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Blood Urea Nitrogen (BUN) Test

What Is a BUN Test?

The kidneys are two bean-shaped organs located on each side of the spine. They’re responsible for filtering out of the blood waste products, excess water, and other impurities. These important organs also control the pH, salt levels, and potassium levels in the body. The kidneys even produce hormones that manage red blood cell production and regulate blood pressure.

A blood urea nitrogen (BUN) test is used to determine how well your kidneys are working. It does this by measuring the amount of urea nitrogen in the blood. Urea nitrogen is a waste product that’s created in the liver when the body breaks down proteins. Normally, the kidneys filter out this waste, and urinating removes it from the body.

BUN levels tend to increase when the kidneys or liver are damaged. Having too much urea nitrogen in the blood or having high BUN levels can be a sign of kidney or liver problems.

Why Is a BUN Test Done?

This fast, simple blood test is most commonly used to evaluate kidney function. It’s often done along with other tests to make a proper diagnosis. For example, your doctor may order a blood creatinine test. This test measures the amount of creatinine in your blood. Creatinine is another chemical waste product that your kidneys normally filter out of the blood. When the kidneys aren’t working correctly, creatinine can build up in your body.

The BUN test can help diagnosis the following conditions:

The test may even be used to determine the effectiveness of dialysis treatment.

How Do I Prepare for a BUN Test?

The BUN test doesn’t require any special preparation. However, it’s important to tell your doctor if you’re taking any prescription or over-the-counter medications. Certain medications can affect your BUN levels.

Some medications, including chloramphenicol or streptomycin, may lower your BUN levels. Other drugs, such as antibiotics and diuretics, may increase your BUN levels.

Commonly prescribed medicines that may raise your BUN levels include:

Be sure to tell your doctor if you’re taking any of these medications. Your doctor will take this information into consideration when reviewing your test results.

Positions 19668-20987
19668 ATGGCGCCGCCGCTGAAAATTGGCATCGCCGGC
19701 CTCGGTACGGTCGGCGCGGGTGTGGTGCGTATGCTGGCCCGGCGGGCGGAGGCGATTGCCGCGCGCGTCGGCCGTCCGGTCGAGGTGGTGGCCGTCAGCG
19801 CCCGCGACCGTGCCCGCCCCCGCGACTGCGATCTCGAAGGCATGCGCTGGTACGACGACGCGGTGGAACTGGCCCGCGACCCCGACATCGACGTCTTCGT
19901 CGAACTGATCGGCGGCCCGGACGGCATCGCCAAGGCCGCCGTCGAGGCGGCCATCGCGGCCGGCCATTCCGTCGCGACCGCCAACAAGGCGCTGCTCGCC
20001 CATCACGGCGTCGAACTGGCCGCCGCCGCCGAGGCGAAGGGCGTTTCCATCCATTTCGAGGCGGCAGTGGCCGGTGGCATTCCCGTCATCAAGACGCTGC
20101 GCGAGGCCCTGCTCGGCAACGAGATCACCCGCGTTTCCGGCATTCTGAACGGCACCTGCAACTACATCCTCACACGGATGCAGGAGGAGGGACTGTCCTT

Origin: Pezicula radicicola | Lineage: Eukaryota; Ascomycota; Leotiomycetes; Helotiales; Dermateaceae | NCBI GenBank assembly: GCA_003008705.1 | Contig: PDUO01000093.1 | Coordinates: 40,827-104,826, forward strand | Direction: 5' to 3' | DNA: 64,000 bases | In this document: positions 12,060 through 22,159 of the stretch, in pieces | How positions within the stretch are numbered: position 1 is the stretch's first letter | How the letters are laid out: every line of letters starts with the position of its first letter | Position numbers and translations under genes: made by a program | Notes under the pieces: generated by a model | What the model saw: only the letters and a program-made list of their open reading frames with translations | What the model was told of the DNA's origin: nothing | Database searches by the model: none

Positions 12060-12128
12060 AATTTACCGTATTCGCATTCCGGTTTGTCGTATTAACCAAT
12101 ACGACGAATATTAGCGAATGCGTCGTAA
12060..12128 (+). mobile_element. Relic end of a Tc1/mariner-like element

How Is a BUN Test Performed?

This simple test involves taking a small sample of blood.

Before drawing blood, a technician will clean an area of your upper arm with an antiseptic. They’ll tie an elastic band around your arm, which will make your veins swell with blood. The technician will then insert a sterile needle into the vein and draw blood into a tube attached to the needle. You may feel slight to moderate pain when the needle goes in.

Once they collect enough blood, the technician will remove the needle and apply a bandage over the puncture site. They’ll send your blood sample to a laboratory for testing. Your doctor will follow up with you to discuss the test results.

What Do the Results of a BUN Test Mean?

Results of the BUN test are measured in milligrams per deciliter (mg/dL). Normal BUN values tend to vary depending on gender and age. It’s also important to note that each laboratory has different ranges for what’s normal.

In general, normal BUN levels fall in the following ranges:

  • adult men: 8 to 20 mg/dL
  • adult women: 6 to 20 mg/dL
  • children: 5 to 18 mg/dL

Higher BUN levels can indicate:

Lower BUN levels can indicate:

Depending on your test results, your doctor may also run other tests to confirm a diagnosis or recommend treatments.

What Are the Risks of a BUN test?

Unless you’re seeking care for an emergency medical condition, you can typically return to your normal activities after taking a BUN test. Tell your doctor if you have a bleeding disorder or you’re taking certain medications such as blood thinners. This may cause you to bleed more than expected during the test.

Side effects associated with the BUN test include:

  • bleeding at the puncture site
  • bruising at the puncture site
  • feeling faint
  • accumulation of blood under the skin
  • infection at the puncture site

Notify your doctor if you experience any unexpected or prolonged side effects after the test.

Content licensed from:

Written by: Rachel Nall
Medically reviewed on: Dec 04, 2015: Steven Kim, MD

This feature is for informational purposes only and should not be used to replace the care and information received from your health care provider. Please consult a health care professional with any health concerns you may have.
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